The Ugly Truth About Trumponics

On April 12, 2017, Robert Reich writs on Alternate:

When Donald Trump spoke at Boeing’s factory in North Charleston, South Carolina––unveiling Boeing’s new 787 “Dreamliner”––he congratulated Boeing for building the plan “right here in the great state of South Carolina.”

But that is pure fantasy.

Trump also used the occasion to tout his “America First” economics, stating “our goal as a nation must be to rely less on imports and more on products made here in the I.S.A.”

Trump seems utterly ignorant about global competition––and about what’s really holding back American workers.

Start with Boeing’s Dreamliner itself. it is not “made in the U.S.A.” it is assembled in the U.S.A. Most of the parts and almost a third of the cost of the entire plane come from overseas.

For example:

The center fuselage and horizontal stabilizers came from Italy.

The aircraft’s landing gears, doors, electrical power conversion system––from France.

The main cabin lighting came from Germany.

The lavatories, flight deck interiors, and galleys from Japan.

The moveable trailing edge of the wings from Canada.

Notably, the foreign companies that made these parts don’t pay their workers low wages. In fact, when you add in the value of health and pension benefits, most of these foreign workers get a better deal than do Boeing’s workers.

These nations also provide most young people with excellent educations and technical training, as well as universally available health care.

To pay for all this, these countries also impose higher tax rates on their corporations and wealthy individuals than does the United States. And their health, safety, environmental, and labor regulations are stricter.

Not incidentally, they have stronger unions.

So why is so much of Boeing’s Dreamliner coming from these high-wage, high-tax, high-cost places?

Because the parts made by workers in these countries are better, last longer, and are more reliable than parts made anywhere else.

There’s a critical lesson here.

The way to make the American workforce more competitive isn’t to build an economic wall around America.

It’s to invest more in the education and skills of Americans, in on-the-job- training, in a healthcare system that reaches more of us. And to give workers a say in their companies through strong unions.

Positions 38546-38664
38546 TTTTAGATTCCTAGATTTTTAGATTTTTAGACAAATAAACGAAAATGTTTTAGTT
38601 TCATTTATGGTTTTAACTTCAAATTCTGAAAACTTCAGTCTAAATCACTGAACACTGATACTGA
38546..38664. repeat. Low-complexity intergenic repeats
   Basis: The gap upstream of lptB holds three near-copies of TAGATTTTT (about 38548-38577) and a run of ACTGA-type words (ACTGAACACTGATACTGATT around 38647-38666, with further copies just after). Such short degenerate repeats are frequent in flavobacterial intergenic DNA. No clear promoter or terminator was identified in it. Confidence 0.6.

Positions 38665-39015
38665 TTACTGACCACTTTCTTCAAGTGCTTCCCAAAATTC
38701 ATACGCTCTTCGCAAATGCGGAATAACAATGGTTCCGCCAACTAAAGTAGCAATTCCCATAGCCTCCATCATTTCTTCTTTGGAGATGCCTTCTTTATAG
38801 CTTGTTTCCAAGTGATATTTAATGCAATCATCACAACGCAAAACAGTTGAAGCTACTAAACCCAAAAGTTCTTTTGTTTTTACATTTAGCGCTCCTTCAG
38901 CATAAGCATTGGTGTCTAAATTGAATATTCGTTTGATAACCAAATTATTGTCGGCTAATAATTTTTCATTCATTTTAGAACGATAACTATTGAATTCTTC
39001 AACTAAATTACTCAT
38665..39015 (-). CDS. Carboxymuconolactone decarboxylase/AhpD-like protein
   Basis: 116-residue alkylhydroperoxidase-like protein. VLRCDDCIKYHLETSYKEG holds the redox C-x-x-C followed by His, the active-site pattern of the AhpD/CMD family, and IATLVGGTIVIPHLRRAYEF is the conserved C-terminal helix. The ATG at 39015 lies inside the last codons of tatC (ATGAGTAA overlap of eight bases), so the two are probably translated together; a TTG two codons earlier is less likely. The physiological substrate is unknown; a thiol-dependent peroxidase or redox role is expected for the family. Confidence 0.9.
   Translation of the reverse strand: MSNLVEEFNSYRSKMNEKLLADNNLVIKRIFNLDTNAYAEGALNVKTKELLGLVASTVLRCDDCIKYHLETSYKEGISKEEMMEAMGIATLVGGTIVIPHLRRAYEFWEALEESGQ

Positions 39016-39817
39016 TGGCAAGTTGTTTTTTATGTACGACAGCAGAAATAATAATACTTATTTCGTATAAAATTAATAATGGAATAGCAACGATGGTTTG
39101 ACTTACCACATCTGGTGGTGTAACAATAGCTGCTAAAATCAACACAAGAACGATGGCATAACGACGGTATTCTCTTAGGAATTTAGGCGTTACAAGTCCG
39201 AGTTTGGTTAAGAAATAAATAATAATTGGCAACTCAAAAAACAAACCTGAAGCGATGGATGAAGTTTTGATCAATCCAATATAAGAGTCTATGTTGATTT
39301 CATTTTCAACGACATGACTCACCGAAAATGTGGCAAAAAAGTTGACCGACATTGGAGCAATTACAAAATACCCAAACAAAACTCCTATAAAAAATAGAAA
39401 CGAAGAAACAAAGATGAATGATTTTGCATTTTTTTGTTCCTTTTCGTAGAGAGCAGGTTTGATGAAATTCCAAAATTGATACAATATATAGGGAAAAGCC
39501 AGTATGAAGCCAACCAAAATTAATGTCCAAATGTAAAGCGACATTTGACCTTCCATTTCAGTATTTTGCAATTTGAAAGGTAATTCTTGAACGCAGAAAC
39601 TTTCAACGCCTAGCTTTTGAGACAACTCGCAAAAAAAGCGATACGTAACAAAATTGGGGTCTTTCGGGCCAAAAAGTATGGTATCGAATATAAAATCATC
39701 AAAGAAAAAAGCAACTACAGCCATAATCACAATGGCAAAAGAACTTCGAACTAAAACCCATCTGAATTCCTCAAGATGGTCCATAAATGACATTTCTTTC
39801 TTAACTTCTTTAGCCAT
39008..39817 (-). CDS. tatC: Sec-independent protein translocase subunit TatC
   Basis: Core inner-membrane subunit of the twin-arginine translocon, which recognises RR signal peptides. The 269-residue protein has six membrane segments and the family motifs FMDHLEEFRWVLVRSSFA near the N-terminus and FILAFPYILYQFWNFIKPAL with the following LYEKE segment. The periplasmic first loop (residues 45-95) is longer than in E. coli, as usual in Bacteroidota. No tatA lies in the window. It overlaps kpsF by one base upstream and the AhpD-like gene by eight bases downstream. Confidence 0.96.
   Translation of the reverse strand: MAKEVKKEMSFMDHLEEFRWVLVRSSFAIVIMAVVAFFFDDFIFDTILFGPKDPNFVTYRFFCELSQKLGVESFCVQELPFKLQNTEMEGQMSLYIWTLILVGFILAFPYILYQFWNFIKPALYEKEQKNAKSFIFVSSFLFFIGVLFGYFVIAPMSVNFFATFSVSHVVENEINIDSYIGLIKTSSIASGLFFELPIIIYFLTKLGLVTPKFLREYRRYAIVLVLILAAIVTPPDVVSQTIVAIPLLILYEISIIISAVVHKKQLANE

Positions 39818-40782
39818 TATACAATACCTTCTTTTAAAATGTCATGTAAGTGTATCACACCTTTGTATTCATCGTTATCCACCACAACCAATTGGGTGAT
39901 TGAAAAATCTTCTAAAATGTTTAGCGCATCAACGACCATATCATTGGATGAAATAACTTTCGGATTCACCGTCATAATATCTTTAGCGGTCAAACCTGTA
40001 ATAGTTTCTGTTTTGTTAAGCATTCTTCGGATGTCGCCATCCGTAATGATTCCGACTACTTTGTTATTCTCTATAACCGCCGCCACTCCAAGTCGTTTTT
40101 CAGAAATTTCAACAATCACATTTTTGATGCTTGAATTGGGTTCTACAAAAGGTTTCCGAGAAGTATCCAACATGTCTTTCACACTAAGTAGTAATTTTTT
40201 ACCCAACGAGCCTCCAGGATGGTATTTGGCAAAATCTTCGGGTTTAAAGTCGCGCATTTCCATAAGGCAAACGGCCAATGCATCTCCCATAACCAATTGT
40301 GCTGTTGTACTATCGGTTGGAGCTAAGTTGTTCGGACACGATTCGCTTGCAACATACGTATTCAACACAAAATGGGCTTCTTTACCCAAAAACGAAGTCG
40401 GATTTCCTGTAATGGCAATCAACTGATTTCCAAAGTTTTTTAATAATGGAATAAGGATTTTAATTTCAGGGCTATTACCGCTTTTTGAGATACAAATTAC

In other words, we get a first-class workforce by investing in the productive capacities of Americans––and rewarding them with high wages.

Economic nationalism is no substitute for building the competitiveness of American workers.

While it is true that our citizens education is paramount, even with an educated labor force, technological invention and innovation will continue to exponentially obsolete the necessity for vast bodies of workers contributing their labor skills. Even where Robert Recih cites other countries manufacturing he fails to point out that their manufacturing corporations also use highly sophisticated non-human means to produce components for Boeing’s Dreamliner. Reich cannot think beyond job creation to turn his focus on productive capital ownership creation, with the future economy broadly owned by our citizens as individuals (not collectively as in socialism).

Reich should become an advocate for enacting the Capital Homestead Act, a comprehensive legislative program of Kelsonian (based on binary economist Louis Kelso) tax, monetary, and fiscal reforms to make every citizen a shareholder in the technological frontier. It is designed to connect every person to the global economy as a fully empowered participant and owner of new technologies, by dismantling structural barriers in our basic institutions and financing capital formation through ownership democratization vehicles.

This economic agenda for the 21st Century provides a blueprint for leaders committed to restructuring the legal and financial system to grow the economy at maximum rates with no inflation, in ways that build a Just Third Way version of economic democracy as the essential foundation for effective political democracy.

The Capital Homestead Act offers a new national policy to foster life-long  “capital self-sufficiency” as a means to achieve true economic independence for all Americans. If implemented, capital ownership would be systematically de-concentrated and made directly accessible to every person, without reducing property rights of the wealthy.

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